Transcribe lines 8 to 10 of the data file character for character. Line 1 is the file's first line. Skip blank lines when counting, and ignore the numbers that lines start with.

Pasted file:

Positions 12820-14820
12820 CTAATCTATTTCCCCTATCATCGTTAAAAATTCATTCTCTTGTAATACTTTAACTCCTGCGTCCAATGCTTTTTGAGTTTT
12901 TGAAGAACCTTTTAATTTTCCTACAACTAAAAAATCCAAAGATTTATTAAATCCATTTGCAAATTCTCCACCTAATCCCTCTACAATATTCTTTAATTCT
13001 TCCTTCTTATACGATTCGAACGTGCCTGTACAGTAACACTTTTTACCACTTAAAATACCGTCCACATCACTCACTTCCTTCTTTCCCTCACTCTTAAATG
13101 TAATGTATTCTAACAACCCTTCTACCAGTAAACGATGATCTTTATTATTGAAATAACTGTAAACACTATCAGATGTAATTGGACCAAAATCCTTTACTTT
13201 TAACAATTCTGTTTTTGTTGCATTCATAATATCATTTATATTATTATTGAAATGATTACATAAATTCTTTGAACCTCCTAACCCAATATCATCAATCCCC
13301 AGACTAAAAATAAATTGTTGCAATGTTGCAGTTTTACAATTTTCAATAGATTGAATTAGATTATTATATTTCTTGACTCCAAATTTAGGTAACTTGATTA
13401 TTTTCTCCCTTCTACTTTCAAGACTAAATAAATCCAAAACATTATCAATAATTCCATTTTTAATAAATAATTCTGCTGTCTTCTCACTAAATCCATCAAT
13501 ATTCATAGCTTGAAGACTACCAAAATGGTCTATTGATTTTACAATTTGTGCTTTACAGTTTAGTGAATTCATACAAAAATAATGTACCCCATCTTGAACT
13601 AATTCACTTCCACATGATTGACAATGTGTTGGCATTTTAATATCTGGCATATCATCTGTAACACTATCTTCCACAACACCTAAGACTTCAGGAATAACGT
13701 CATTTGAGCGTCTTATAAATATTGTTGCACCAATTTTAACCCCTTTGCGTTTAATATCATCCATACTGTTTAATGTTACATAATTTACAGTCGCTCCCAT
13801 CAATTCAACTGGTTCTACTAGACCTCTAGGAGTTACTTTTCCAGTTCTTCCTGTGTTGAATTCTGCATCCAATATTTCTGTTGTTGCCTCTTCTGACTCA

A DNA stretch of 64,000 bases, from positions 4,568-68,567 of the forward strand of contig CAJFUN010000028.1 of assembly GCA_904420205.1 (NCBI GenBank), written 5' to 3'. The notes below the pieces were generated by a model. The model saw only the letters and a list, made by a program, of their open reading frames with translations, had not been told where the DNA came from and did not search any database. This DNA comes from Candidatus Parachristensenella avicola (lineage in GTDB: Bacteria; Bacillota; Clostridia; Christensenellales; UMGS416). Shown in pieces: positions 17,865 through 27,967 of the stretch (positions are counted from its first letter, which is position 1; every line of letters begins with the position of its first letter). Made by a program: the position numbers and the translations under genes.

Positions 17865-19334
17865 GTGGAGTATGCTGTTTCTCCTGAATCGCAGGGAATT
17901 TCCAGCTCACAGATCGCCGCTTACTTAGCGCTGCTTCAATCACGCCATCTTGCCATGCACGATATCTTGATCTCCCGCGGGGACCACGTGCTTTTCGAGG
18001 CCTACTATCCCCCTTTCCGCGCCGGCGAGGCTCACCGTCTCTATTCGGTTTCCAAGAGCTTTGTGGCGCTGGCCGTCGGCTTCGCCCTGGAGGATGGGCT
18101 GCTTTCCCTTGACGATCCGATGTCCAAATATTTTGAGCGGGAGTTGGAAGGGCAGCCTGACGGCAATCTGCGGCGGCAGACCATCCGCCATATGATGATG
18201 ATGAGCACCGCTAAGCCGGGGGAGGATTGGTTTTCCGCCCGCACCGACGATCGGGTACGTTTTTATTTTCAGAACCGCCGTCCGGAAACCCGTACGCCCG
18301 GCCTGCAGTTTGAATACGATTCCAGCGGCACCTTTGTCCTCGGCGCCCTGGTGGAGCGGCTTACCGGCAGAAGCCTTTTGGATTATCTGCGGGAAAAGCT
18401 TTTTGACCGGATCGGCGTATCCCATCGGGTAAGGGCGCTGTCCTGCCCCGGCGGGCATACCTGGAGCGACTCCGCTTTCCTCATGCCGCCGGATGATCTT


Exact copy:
13401 TTTTCTCCCTTCTACTTTCAAGACTAAATAAATCCAAAACATTATCAATAATTCCATTTTTAATAAATAATTCTGCTGTCTTCTCACTAAATCCATCAAT
13501 ATTCATAGCTTGAAGACTACCAAAATGGTCTATTGATTTTACAATTTGTGCTTTACAGTTTAGTGAATTCATACAAAAATAATGTACCCCATCTTGAACT
13601 AATTCACTTCCACATGATTGACAATGTGTTGGCATTTTAATATCTGGCATATCATCTGTAACACTATCTTCCACAACACCTAAGACTTCAGGAATAACGT